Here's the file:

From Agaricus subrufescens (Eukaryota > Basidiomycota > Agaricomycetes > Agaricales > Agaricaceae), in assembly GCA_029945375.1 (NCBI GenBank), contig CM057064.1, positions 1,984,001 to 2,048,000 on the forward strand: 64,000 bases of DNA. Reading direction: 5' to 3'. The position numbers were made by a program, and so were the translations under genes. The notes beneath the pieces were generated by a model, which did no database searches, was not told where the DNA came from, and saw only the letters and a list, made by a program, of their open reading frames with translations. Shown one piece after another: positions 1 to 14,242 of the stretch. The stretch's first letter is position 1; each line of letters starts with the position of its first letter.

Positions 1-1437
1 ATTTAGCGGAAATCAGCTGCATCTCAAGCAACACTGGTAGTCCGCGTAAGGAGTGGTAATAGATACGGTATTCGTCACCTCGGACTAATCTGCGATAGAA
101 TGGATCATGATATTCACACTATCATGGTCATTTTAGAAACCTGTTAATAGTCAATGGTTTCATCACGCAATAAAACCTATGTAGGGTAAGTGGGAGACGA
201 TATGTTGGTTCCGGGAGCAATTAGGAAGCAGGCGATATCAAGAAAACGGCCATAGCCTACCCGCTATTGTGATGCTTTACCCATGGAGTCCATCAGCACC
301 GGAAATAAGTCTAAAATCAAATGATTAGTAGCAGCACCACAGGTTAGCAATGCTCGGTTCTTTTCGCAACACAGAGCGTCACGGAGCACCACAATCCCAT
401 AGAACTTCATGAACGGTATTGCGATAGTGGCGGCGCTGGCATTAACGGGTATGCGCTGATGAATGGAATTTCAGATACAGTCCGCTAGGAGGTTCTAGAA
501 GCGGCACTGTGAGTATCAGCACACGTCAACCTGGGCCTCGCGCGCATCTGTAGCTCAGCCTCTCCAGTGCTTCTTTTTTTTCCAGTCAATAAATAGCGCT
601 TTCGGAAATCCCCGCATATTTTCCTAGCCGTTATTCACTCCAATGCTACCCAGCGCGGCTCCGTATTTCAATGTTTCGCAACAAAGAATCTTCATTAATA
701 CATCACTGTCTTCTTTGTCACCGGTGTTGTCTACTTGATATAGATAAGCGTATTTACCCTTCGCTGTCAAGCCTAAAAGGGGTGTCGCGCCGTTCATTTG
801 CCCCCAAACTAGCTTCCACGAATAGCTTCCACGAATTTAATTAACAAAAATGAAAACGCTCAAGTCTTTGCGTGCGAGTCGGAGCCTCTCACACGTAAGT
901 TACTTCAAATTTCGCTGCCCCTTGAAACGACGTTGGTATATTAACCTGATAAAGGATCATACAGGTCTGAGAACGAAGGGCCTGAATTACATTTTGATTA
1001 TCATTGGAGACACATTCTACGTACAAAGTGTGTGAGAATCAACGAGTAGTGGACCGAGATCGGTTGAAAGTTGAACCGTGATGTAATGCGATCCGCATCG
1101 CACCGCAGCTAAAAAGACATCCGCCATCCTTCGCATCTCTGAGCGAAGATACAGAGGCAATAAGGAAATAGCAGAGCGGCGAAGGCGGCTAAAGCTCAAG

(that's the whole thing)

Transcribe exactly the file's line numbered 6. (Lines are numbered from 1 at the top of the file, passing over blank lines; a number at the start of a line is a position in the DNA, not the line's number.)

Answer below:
301 GGAAATAAGTCTAAAATCAAATGATTAGTAGCAGCACCACAGGTTAGCAATGCTCGGTTCTTTTCGCAACACAGAGCGTCACGGAGCACCACAATCCCAT